Global warming is causing temperature across the globe to rise. The rate has increased in the last decades, with climatologists warning of the extreme effects that the mankind has to experience. The scientists have also been tracking temperature data streaming in from ocean surfaces. But in a shocking discovery, they have found that marine heatwaves can unfold deep underwater too, even if there is no detectable warming signal above. The discovery is based on new modelling led by researchers at the US National Oceanic and Atmospheric Administration (NOAA).
The research detailing the underwater heatwave has been published in Nature Communications.
"This is the first time we've been able to really dive deeper and assess how these extreme events unfold along shallow seafloors," the study's lead author Dillon Amaya, a climate scientist with NOAA's Physical Science Laboratory, is quoted as saying by Science Direct.
It is based on the analysis of underwater temperature of continental shelf waters surrounding North America.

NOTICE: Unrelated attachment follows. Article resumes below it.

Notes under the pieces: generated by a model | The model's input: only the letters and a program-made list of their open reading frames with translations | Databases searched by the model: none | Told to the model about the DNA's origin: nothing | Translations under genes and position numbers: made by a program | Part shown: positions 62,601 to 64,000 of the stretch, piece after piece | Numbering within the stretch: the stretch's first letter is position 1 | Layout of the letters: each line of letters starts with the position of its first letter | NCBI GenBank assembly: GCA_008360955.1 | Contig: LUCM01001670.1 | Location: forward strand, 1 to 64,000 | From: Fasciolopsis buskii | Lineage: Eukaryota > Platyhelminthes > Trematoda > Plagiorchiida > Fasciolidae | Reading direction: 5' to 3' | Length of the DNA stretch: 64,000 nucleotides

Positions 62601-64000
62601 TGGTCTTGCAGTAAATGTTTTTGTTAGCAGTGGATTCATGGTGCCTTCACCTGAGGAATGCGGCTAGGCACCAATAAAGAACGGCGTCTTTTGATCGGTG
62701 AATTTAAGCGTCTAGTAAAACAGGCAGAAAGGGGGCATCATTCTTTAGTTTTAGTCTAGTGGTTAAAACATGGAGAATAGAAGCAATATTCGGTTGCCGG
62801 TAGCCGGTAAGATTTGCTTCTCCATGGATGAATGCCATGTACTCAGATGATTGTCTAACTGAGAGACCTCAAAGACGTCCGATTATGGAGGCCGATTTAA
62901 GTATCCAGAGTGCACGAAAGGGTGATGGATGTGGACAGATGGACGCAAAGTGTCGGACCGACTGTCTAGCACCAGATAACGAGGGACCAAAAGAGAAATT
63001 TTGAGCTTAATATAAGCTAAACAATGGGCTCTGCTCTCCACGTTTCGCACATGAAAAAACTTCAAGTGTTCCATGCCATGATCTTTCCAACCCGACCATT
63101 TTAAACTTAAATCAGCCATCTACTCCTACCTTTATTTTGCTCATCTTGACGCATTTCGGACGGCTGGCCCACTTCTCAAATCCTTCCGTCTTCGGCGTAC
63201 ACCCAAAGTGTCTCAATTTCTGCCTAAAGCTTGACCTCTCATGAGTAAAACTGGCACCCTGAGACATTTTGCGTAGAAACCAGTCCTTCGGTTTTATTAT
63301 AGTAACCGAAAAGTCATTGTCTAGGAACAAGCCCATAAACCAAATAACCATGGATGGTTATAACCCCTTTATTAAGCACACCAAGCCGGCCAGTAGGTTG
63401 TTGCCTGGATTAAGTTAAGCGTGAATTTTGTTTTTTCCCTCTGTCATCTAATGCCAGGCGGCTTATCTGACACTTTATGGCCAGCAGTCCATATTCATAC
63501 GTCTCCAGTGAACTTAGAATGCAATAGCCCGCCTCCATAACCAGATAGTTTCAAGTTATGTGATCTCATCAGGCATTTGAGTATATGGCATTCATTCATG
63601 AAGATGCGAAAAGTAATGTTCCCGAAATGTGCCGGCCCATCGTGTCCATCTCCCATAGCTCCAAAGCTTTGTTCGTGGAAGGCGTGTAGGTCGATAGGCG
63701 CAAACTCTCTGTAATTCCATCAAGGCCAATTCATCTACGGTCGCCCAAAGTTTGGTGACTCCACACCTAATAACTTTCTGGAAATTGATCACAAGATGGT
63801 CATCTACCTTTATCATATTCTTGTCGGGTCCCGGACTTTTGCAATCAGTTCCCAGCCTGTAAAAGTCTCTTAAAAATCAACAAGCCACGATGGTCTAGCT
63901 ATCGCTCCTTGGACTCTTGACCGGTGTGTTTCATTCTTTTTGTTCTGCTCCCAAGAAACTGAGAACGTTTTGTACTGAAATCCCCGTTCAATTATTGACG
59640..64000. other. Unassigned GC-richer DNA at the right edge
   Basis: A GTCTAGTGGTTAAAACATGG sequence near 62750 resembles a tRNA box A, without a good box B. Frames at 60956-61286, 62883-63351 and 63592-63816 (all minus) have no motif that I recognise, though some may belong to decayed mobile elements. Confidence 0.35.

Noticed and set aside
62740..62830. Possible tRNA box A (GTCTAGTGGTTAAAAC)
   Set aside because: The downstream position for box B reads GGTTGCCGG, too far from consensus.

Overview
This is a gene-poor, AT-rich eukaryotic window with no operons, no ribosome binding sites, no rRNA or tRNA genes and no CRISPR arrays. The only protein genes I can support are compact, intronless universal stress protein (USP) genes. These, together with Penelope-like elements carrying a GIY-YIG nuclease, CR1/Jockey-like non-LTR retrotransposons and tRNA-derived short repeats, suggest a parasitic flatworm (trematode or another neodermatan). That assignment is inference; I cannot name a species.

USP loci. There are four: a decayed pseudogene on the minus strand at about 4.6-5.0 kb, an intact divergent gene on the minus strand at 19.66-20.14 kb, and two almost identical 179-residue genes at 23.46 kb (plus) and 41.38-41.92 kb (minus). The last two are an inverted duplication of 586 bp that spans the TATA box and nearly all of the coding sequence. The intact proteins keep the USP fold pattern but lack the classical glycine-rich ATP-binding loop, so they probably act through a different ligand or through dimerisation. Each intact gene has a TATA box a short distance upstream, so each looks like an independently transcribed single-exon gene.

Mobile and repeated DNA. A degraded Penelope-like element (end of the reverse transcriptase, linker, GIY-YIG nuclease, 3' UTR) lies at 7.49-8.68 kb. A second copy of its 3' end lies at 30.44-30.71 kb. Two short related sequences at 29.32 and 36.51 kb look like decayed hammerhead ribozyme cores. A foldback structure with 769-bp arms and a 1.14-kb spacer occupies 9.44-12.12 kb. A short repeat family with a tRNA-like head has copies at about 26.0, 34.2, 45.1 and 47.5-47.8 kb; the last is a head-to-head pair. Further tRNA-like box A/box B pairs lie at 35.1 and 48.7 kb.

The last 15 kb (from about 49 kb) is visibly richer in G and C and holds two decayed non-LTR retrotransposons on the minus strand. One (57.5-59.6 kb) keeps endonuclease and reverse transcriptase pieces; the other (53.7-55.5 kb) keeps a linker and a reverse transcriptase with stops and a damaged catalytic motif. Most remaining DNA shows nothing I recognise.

"This research is particularly significant as the oceans continue to warm, not only at the surface but also at depth, impacting marine habitat along continental shelves," said co-author Clara Deser.
The scientists found that marine heatwaves can be more intense and last longer than hot spells at the ocean surface, though it varies from coast to coast.
The simulations found that bottom marine heatwave and surface marine heatwave tend to occur at the same time in shallow regions where surface and bottom waters mingle. But in deeper parts of the oceans, bottom marine heatwaves can develop without any indication of warming at the surface.
Temperature spikes along the seafloor ranged from half a degree Celsius up to 5 degrees Celsius, the research further found.
According to NOAA, marine heatwaves are periods of persistent anomalously warm ocean temperatures, which can have significant impacts on marine life as well as coastal communities and economies.
According to data, about 90 per cent of the excess heat from global warming has been absorbed by the ocean, which has warmed by about 1.5 degrees Celsius over the past century.